Contrary to popular misconceptions, metalwork dates back to very ancient times in the Americas, with copperworking in the Great Lakes Region of North America starting as early as 5,000 BCE. By the first millennium BCE, the Andean cultures of South America had developed metalwork processes, and these practices spread up into the Isthmian region of lower Central America by the middle of the same millennium, and reached Mesoamerica long before the arrival of the Spanish in the 16th century. Highly skilled metalwork techniques including smelting, forging, lost-wax casting, depletion gilding, and granulation were developed in order to create elaborate decorative items, and symbolic works in gold, silver, and tumbaga (a mixture of gold and copper) reached a pinnacle of sophistication among the ancient Isthmian cultures.
These small cufflinks illustrate a reproduction of an anthropomorphic figure used in Tolima culture pendants made of tumbaga. Clearly a symbol of status, these large figures combine animal and human imagery into symbolic images, and the resulting creature likely represented a link between the spirit world and the physical world.
The nude anthropomorphic male figure portrayed in this reproduction pendant strongly reflects the style of the Gran Chiriquí culture. The figure has a stylized face with a wide, slit mouth, slit eyes, and two spirals for ears. The figure holds an object in each hand that extends to the sides of its legs, and these objects may represent simplified versions of flutes or snakes, which are seen in similar pendants.
While the faces of these reproduction earrings may resemble Gran Chiriquí motifs in some of its features, such as the double-spiral ears, other characteristics associate them more closely with the Quimbaya cultures of Colombia. Among these features are the relatively small, flat, slit eyes, the small slit mouths, and heavy, curved brows. Like the other objects in this display, such gold and tumbaga ornaments were decorative, but functioned to show high status.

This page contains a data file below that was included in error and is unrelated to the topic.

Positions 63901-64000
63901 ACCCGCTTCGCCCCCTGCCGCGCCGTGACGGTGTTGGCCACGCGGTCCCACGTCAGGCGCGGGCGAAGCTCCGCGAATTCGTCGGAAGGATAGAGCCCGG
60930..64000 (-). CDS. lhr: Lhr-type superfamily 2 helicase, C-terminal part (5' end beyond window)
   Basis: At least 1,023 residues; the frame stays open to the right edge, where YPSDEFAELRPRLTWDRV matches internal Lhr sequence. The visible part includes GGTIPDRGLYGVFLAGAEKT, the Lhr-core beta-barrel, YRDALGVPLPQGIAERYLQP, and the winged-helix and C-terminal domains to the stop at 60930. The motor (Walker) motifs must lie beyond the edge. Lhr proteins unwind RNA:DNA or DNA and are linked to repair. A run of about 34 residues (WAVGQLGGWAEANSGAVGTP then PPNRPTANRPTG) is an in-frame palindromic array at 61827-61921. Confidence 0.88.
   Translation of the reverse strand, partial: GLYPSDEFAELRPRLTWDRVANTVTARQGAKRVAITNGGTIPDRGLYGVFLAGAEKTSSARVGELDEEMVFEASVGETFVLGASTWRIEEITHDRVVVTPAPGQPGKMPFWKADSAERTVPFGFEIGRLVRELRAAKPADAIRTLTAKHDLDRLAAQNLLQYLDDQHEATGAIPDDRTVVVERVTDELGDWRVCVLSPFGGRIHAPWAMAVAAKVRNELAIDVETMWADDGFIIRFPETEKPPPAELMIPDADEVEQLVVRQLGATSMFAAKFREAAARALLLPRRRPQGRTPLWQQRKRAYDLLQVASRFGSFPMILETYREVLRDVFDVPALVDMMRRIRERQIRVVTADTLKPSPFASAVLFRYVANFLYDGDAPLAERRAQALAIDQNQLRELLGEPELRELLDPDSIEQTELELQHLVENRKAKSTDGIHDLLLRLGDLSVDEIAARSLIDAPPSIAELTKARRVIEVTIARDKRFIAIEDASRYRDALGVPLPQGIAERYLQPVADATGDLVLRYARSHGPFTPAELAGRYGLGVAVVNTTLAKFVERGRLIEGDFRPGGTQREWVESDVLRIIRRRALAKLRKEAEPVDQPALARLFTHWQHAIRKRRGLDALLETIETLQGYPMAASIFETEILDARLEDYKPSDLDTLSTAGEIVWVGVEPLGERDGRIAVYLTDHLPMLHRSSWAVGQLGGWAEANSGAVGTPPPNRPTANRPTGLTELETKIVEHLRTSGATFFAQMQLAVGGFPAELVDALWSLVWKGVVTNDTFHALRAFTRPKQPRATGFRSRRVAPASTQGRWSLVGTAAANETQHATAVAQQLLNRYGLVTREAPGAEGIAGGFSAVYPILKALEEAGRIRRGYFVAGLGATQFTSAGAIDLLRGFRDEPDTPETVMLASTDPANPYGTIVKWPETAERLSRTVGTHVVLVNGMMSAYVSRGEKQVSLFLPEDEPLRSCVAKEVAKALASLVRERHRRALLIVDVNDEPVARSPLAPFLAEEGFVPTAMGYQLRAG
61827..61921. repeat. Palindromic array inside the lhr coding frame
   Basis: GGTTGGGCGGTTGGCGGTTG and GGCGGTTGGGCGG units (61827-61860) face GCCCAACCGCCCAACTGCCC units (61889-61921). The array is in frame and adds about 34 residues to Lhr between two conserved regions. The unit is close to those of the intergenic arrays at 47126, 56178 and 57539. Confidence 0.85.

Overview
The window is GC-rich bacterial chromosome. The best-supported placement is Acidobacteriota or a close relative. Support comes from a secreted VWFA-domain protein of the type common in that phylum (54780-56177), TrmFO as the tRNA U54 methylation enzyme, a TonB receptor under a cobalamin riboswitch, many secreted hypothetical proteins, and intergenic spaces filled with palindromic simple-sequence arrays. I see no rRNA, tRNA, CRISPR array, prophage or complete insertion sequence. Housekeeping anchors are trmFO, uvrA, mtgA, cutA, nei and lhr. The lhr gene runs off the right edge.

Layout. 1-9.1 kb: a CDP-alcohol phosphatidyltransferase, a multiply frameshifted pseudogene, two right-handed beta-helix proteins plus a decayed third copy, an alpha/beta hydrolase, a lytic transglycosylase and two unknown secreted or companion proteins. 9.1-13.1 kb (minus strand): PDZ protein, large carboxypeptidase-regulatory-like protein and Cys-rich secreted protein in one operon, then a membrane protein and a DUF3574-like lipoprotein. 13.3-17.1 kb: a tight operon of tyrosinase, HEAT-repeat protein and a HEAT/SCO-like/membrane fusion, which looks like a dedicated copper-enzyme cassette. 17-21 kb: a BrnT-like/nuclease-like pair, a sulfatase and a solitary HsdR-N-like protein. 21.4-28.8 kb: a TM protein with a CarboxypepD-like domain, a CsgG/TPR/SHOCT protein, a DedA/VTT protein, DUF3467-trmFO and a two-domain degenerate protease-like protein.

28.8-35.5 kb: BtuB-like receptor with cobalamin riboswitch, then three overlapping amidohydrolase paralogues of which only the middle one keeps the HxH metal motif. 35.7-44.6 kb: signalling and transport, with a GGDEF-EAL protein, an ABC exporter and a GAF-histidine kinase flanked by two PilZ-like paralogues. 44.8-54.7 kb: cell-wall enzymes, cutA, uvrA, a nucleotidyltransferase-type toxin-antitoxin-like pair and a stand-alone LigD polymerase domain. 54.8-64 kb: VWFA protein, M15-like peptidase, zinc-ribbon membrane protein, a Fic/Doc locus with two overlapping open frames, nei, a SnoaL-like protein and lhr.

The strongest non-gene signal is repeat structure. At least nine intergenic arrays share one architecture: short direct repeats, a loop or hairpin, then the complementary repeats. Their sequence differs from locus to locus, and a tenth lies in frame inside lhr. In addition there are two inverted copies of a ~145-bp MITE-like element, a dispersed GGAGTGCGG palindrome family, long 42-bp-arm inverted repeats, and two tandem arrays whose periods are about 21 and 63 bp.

This pin and this pair cufflinks all show representations of anthropomorphic figures made in the style of the Tairona culture. Each bold figure stands solidly, with legs slightly apart and feet facing forward, elbows bent, and hands on the hips; each figure also wears a wide decorative collar, a heavy belt, and a large, half-circle headdress that indicates high status. In addition, these figures illustrate upturned, stylized noses that may associate them with bats and indicate a supernatural hybrid. All such powerful figures are called caciques, a native word meaning “chief,” because they clearly represent high-status individuals.
For more information, you may contact the researcher(s) noted in the title of this exhibit entry, or Dr. Billie Follensbee, the professor of the course, at BillieFollensbee@MissouriState.edu